Lembke offers a set of ten ideas to help combat the dopamine traps. To tame dopamine means finding a new balance that keeps it under control. Here is a summary from the end of the book:

1- The pursuit of only pleasure leads to pain. The two are like a see saw, and putting extra weight on the pleasure side invites a backlash of pain.

2- Recovery from addiction begins with abstinence. Only by getting the drugs out of your body or the temptations out of your environment can you begin the healing process.

3- Abstinence resets the brain's reward pathways. This can take time, but it is achievable for many people.

4- Self-binding creates space between desire and consumption. Self-binding is your making an agreement ahead of time to remove all possible temptations. Lock up the cell phone and make it unattainable. Remove all drugs and booze from the house. Don't keep the most tempting, unhealthy foods where you can reach them. For this, many need help from others to keep them honest.

5- Medications can help restore balance, but recovering addicts must be willing to experience some pain in the process. Pain is unavoidable in any recovery.

6- Press on the pain side of the equation to help with the reset to pleasure. People who voluntarily make themselves a bit uncomfortable, (cold water baths, exposure therapy, fasting and exercise) can experience natural spikes in dopamine that help reset the balance.

7- BUT- Be careful with number 6. Too much pain could result in pain addiction and very unhealthy behaviors.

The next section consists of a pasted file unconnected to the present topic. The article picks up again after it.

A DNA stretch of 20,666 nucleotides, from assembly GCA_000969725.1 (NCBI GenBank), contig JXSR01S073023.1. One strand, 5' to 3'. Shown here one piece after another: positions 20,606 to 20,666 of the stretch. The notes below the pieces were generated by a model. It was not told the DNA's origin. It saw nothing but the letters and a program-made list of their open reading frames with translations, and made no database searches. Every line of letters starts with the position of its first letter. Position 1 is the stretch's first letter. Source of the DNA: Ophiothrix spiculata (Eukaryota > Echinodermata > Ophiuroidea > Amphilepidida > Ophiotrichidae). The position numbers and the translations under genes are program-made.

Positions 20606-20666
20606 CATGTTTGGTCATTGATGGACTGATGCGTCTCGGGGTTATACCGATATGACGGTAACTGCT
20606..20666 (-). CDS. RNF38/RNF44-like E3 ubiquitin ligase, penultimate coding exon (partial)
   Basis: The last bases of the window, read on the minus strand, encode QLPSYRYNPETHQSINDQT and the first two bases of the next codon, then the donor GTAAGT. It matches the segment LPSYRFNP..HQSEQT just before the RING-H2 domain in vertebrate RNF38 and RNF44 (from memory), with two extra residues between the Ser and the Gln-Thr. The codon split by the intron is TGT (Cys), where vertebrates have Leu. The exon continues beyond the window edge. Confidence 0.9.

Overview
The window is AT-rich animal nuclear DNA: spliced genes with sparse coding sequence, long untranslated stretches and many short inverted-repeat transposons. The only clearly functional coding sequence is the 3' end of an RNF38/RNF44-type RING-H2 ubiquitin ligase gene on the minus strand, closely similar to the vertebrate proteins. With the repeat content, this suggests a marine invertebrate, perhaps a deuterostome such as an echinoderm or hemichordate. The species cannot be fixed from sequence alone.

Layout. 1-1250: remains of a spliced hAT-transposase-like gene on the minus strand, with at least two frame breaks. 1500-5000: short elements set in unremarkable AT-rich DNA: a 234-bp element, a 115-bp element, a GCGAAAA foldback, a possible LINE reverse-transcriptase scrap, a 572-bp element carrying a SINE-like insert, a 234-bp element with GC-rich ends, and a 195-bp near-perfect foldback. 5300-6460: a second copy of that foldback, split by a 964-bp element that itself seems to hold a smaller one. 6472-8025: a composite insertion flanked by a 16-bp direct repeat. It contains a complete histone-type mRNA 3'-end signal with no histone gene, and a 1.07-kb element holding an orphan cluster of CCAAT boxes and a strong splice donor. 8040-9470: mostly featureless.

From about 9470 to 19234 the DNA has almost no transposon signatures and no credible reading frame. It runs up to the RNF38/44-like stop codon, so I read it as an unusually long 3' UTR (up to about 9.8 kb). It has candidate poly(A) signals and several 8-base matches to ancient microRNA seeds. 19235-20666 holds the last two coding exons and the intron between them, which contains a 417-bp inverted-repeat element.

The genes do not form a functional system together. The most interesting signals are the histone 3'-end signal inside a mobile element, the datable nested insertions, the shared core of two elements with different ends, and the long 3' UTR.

8- Practice radical honesty- don't be afraid to tell the awkward, painful truth to yourself and others. While dishonesty repels others, honesty and vulnerability attracts them, and we all ultimately need human connection to get past our own shortcomings. Radical honesty promotes awareness, intimacy, and a plentiful mindset.

9- Use prosocial shame in the model of the 12-step program for AA. Antisocial thoughts make people isolate and go down the addiction rabbit hole. Finding a group of like-minded souls can be healing, and the acceptance and belonging of having a group or a sponsor gives our socially- motivated brain a reason to get better.

10- Escape the Dopamine addiction trap by immersing yourself in the world, not running away from it.

I've been fortunate not to be addicted to drugs or alcohol, but find myself in the thralls of social media and screens on occasion. Is it an addiction? There's clearly some withdrawal if I don't go on my phone for a day, so it probably is. But the more aware I become about my compulsions, the better my choices can be in the future. Because I want to live a life that I choose, not one that's chosen for me by a drug company or tech company.

This book and others like it open up the discussion about what addiction is, what causes it, and how to treat it. In our increasingly addicted world, that discussion is more important than ever.